By Koh Fujimoto
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Cross Border Inheritance gives headaches even to professionals. My mission is to explain the essence of the matter in plain English. I consider the U.S. federal tax only here in this article.
A U.S. citizen mother has two children. She wants to eventually distribute her assets to them. Her total assets amount to $10 million. A daughter is a U.S. citizen and lives in Tokyo. A son is also a U.S. citizen, and lives in San Francisco. The mother and her son have not established residence in Japan for the last ten years.
Mother has $5 million in Japan in the form of real estate and cash. She also has $5 million in the U.S. in the form of real estate, stocks, and cash.
Let’s start thinking of the best way to distribute her assets. First, let’s review what the mother wants to do.
The mother wants to give an equal portion of her estate to her children. She wants to give $5 million ($2.5 million of her Japan assets and $2.5 million of her U.S. assets) to her son. She also wants to give $5 million ($2.5 million of her Japan assets and $2.5 million of her U.S. assets) to her daughter.
Since the mother and the son are U.S. residents and have not established residency in Japan for the last ten years, the Japanese tax authority only can tax his Japanese assets of $2.5 million.
The mother is not likely to be subject to the U.S. federal estate tax because her estate does not reach the federal lifetime gift/estate tax exemption amount of $11.7 million (in 2021).
The daughter is a Japanese resident, and the Japanese tax authority can tax her entire inherited assets of $5 million. Both the U.S. assets of $2.5 million and the Japanese assets of $2.5 million will be subject to the Japanese inheritance tax.
There will be no U.S. federal estate tax because of the lifetime exemption amount.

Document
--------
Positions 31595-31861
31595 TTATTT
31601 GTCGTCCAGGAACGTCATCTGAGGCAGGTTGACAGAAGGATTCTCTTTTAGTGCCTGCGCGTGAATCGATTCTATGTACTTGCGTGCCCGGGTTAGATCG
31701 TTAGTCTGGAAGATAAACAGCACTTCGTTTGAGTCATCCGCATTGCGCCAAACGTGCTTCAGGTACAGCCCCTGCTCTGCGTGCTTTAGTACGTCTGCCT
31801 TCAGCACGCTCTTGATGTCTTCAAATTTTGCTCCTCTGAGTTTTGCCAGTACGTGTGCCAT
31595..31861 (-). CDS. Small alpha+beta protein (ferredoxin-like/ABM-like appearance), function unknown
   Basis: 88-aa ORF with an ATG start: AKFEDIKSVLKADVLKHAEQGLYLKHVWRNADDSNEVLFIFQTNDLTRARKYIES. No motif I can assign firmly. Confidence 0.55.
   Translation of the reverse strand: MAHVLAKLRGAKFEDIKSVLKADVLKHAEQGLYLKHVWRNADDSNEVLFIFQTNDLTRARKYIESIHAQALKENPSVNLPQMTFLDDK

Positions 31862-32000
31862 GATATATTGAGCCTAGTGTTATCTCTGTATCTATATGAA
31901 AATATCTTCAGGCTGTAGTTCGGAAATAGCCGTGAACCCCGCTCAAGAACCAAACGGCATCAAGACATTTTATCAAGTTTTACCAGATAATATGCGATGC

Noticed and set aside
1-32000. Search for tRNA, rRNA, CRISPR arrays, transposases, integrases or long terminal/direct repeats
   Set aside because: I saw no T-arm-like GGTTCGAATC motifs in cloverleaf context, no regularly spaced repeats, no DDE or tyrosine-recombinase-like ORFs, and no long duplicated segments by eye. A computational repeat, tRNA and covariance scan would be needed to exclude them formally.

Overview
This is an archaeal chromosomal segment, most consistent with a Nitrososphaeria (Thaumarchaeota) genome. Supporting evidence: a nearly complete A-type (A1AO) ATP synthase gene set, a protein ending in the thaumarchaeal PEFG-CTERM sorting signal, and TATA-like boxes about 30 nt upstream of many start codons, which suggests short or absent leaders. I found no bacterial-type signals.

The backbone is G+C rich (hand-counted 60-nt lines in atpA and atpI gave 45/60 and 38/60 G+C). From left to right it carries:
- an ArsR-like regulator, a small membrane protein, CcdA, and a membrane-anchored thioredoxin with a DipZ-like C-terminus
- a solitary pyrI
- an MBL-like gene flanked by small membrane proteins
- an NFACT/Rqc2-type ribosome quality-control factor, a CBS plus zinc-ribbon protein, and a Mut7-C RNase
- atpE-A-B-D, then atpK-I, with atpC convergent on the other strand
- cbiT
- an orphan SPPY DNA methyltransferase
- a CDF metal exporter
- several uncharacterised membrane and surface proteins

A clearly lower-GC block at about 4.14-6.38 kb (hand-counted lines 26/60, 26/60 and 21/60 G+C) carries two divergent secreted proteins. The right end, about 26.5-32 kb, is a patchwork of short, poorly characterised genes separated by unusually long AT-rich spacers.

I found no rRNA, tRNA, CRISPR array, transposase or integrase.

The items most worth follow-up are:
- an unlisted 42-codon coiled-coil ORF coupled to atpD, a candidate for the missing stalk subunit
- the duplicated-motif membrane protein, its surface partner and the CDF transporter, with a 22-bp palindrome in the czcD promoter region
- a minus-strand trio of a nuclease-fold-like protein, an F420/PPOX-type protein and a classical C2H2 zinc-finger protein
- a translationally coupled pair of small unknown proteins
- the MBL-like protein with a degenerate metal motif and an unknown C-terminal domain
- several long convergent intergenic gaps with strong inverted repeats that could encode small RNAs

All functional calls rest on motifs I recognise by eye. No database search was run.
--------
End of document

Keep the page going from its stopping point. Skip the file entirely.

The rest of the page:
In this case, the amount of the assets that become subject to the Japanese inheritance tax is $7.5 million. It consists of the son’s $2.5 million and the daughter’s $5 million.
Let’s think of a case where the mother distributes the entire Japanese assets of $5 million to the daughter, and she also distributes the entire U.S. assets of $5 million to her son. In this case, the Japanese government only can tax the Japanese assets of $5 million.
If the mother chooses this way, she can exclude $2.5 million of her assets out from the reach of the Japanese tax authority. This gives a substantial tax saving to her estate.
CDH provides tax filing services for individuals living in the U.S. and strives to resolve and explain their various problems and questions every day. In addition, these people’s issues are complex and wide-ranging, including U.S. and Japanese tax laws, immigration laws, life insurance, and retirement rules. I intended to make this article as easy as possible to understand the points of complex tax laws and regulations. So there are many exceptions. If you take action, be sure to consult with a tax and legal professional.
I produce Japanese videos with the same topic on YouTube. Would you please search at CDH 会計事務所? We also offer free consultations. Would you please make a reservation from this link? If you have any questions by e-mail, we will meet you and answer them.
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